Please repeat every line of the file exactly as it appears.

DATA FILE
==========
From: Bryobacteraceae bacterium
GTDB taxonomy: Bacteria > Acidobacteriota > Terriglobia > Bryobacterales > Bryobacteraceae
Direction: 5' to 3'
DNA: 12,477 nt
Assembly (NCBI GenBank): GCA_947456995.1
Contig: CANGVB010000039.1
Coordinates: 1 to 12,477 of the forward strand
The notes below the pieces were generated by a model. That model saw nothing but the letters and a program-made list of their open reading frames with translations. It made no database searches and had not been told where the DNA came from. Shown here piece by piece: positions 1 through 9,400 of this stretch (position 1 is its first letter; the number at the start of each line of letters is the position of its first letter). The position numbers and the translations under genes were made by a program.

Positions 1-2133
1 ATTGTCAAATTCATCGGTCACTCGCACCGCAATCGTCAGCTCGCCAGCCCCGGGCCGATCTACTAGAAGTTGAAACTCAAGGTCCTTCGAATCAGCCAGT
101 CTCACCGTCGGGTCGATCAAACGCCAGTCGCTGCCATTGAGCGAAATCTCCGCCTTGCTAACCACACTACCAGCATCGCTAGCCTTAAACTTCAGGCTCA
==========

From: Bryobacteraceae bacterium
GTDB taxonomy: Bacteria > Acidobacteriota > Terriglobia > Bryobacterales > Bryobacteraceae
Direction: 5' to 3'
DNA: 12,477 nt
Assembly (NCBI GenBank): GCA_947456995.1
Contig: CANGVB010000039.1
Coordinates: 1 to 12,477 of the forward strand
The notes below the pieces were generated by a model. That model saw nothing but the letters and a program-made list of their open reading frames with translations. It made no database searches and had not been told where the DNA came from. Shown here piece by piece: positions 1 through 9,400 of this stretch (position 1 is its first letter; the number at the start of each line of letters is the position of its first letter). The position numbers and the translations under genes were made by a program.

Positions 1-2133
1 ATTGTCAAATTCATCGGTCACTCGCACCGCAATCGTCAGCTCGCCAGCCCCGGGCCGATCTACTAGAAGTTGAAACTCAAGGTCCTTCGAATCAGCCAGT
101 CTCACCGTCGGGTCGATCAAACGCCAGTCGCTGCCATTGAGCGAAATCTCCGCCTTGCTAACCACACTACCAGCATCGCTAGCCTTAAACTTCAGGCTCA